Checklists are like condoms: Used properly they’ll protect you against deadly hazards, if not used properly they give a false sense of security. That is, perhaps, the key lesson to be learned from the death of a chief mate aboard the New Golden Shipping-owned chemical tanker Bow De Jin in Hong Kong on 22 November 2009..
The incident also re-enforces the basic brutal truth that confined spaces kill regardless of experience, rank or age. In this case the victim was 41, had been a seafarer since 1993. He had sailed as a ship’s officer since November 1995 and first sailed as chief mate in September 2003. He joined Bow De Jin in Singapore on 26 May 2009.
Says the just-released report from the Australian Transport Safety Bureau: “22 November 2009: “The ATSB investigation was unable to determine why the chief mate, who had sailed on tankers for most of his seagoing career, did not follow industry standard and specific company safety procedures before he entered the cargo tank.“The investigation found that while enclosed space entry checklists were being filled out by the crew members on board the ship, the checklist system was not being used as a proactive means to ensure that the necessary safety requirements were being met prior to tank entries”.
Nobody knew he had entered the tank. No confined space entry checklist was completed and, self-evidentally, no test of the atmosphere in the tank was carried out.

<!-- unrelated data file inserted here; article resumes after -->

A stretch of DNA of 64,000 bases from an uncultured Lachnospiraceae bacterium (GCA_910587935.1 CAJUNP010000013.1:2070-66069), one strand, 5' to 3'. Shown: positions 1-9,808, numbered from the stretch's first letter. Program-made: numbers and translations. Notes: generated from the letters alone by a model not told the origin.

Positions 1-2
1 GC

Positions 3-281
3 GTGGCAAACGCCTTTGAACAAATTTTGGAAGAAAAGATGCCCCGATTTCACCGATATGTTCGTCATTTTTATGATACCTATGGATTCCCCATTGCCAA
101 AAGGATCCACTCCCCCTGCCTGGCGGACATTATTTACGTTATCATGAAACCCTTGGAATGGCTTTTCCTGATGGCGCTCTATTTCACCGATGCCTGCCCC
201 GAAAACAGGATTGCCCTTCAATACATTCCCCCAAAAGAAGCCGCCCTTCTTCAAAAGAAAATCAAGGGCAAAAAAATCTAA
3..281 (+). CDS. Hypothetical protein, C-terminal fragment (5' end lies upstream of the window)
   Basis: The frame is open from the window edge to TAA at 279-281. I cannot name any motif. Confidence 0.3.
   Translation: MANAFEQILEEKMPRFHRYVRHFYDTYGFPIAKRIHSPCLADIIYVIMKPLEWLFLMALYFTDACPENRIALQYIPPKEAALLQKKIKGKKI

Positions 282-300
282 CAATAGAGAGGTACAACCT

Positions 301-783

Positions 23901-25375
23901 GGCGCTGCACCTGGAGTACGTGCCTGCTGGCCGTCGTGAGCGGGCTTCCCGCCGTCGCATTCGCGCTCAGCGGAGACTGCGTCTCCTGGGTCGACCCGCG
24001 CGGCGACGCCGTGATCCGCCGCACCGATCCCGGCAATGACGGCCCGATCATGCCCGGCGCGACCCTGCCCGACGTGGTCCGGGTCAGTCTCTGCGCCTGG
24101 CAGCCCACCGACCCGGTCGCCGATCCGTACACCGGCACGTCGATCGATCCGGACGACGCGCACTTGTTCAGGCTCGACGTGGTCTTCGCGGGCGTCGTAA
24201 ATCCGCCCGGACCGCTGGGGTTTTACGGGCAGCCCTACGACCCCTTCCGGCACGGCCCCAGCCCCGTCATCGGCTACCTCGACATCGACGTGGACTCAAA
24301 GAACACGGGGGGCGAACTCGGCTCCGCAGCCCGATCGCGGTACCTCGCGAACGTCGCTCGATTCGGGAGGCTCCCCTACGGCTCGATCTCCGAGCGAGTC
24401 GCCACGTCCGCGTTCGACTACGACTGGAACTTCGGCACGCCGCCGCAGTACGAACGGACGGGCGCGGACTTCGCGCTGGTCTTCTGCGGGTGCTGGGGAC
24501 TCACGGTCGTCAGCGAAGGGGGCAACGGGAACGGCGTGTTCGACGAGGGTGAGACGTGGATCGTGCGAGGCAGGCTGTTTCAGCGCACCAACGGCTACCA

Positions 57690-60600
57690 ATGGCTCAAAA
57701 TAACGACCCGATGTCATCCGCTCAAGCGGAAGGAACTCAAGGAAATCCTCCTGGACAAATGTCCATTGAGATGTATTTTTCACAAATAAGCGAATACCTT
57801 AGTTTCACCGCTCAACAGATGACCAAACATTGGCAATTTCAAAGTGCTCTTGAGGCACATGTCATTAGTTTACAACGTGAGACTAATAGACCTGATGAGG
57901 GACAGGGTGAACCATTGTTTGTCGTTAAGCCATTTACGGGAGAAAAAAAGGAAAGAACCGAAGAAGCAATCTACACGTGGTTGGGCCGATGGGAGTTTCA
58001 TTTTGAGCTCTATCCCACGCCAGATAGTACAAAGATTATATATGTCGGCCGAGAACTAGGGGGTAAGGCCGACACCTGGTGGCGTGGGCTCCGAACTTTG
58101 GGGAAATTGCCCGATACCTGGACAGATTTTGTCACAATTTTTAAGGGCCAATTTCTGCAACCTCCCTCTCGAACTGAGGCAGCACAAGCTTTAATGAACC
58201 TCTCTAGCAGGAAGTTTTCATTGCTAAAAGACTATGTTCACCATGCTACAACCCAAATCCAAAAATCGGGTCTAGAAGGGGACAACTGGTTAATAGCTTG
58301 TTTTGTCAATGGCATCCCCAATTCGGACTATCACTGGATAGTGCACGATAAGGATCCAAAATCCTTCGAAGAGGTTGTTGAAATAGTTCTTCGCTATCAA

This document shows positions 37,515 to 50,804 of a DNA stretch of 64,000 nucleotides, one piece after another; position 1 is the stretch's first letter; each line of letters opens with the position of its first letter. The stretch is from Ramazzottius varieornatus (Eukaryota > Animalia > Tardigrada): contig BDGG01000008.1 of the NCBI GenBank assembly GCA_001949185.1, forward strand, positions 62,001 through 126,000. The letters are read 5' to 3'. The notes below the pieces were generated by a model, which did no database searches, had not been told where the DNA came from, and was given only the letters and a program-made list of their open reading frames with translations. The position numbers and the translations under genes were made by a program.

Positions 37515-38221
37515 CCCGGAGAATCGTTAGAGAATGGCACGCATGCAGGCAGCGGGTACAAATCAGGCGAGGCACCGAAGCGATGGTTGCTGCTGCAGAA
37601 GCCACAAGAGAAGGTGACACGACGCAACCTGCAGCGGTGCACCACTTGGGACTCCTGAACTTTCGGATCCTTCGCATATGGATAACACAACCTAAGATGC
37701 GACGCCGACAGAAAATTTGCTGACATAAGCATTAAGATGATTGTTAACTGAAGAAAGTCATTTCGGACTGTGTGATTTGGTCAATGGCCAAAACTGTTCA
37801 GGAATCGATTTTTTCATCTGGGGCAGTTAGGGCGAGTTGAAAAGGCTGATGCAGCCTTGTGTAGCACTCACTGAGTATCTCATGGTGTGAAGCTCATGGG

He climbed down into a tank that was oxygen-deficient, it contained 16% oxygen in the bottom section and 12% in the middle section, and which contained toxic vapours from the previous cargo, Hexene-1. n atmosphere of less than 21 per cent oxygen is deadly amd, additionally, Hexene-1 which is narcotic in high concentrations and can act as an asphyxiant. The vapours affect the human central nervous system; irritate the eyes, the skin and the respiratory tract.
The checklist system was not being used as a safety measure so the chief mate was doomed from the moment he stepped inside the tank.
To put the issued in context, ten to 15 times as many seafarers die in confined/enclosed spaces every year than are killed by all the pirates in the world in the same period.
And while individual seafarers can do little about piracy they can certainly do a lot to avoid to avoid dying in confined spaces.